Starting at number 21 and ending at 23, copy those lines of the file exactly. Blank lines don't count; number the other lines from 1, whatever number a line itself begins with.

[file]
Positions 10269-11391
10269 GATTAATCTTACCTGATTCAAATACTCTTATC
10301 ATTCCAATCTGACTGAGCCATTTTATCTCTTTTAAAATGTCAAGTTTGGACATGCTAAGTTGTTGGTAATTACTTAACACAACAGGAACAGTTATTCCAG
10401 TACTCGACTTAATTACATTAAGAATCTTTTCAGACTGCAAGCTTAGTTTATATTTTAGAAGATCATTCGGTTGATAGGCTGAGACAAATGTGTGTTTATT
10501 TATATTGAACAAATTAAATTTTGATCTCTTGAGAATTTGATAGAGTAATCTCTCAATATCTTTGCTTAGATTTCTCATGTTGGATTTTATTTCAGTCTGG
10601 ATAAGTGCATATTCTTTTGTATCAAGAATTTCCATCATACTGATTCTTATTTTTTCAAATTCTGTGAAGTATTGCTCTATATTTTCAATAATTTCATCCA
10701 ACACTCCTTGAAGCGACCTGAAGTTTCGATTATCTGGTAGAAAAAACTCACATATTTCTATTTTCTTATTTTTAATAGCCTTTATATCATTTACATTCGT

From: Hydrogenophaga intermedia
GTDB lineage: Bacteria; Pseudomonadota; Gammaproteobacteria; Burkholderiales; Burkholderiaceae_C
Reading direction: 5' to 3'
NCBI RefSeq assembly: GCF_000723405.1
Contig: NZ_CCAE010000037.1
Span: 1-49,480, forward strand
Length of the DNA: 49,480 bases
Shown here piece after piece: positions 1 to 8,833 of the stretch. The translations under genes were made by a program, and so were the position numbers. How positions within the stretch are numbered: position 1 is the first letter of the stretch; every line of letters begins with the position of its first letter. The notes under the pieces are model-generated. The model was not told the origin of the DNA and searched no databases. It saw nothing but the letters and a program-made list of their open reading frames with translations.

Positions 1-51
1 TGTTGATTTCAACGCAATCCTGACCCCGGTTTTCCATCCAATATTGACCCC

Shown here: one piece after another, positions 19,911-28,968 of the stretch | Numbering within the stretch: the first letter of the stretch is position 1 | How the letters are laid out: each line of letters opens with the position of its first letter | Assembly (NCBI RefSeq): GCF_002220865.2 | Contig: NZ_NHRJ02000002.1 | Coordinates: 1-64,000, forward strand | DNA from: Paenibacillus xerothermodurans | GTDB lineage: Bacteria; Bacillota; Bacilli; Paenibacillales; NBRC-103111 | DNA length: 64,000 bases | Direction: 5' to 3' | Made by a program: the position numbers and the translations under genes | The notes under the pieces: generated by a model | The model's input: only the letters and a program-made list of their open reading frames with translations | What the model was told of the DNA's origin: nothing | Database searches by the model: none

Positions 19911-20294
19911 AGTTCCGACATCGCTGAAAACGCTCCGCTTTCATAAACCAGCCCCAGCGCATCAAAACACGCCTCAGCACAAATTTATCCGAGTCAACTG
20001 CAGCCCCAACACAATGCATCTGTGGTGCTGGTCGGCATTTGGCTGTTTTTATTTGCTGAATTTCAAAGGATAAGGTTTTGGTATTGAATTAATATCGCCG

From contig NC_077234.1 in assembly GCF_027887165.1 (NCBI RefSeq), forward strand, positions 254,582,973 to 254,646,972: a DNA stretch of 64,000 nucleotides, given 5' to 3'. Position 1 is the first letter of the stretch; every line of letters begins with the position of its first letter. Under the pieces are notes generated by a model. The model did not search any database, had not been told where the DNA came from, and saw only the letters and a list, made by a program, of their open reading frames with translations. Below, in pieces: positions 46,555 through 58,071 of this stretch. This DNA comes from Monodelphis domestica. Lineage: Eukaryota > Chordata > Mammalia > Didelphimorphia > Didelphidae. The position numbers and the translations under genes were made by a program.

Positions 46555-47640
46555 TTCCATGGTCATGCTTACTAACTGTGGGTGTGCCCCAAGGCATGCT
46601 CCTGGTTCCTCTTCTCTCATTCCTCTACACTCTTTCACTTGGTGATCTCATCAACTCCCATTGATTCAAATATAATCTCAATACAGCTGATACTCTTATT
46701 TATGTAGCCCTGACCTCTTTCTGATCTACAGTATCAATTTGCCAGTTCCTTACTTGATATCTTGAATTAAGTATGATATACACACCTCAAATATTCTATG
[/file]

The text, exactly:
20001 CAGCCCCAACACAATGCATCTGTGGTGCTGGTCGGCATTTGGCTGTTTTTATTTGCTGAATTTCAAAGGATAAGGTTTTGGTATTGAATTAATATCGCCG

From contig NC_077234.1 in assembly GCF_027887165.1 (NCBI RefSeq), forward strand, positions 254,582,973 to 254,646,972: a DNA stretch of 64,000 nucleotides, given 5' to 3'. Position 1 is the first letter of the stretch; every line of letters begins with the position of its first letter. Under the pieces are notes generated by a model. The model did not search any database, had not been told where the DNA came from, and saw only the letters and a list, made by a program, of their open reading frames with translations. Below, in pieces: positions 46,555 through 58,071 of this stretch. This DNA comes from Monodelphis domestica. Lineage: Eukaryota > Chordata > Mammalia > Didelphimorphia > Didelphidae. The position numbers and the translations under genes were made by a program.

Positions 46555-47640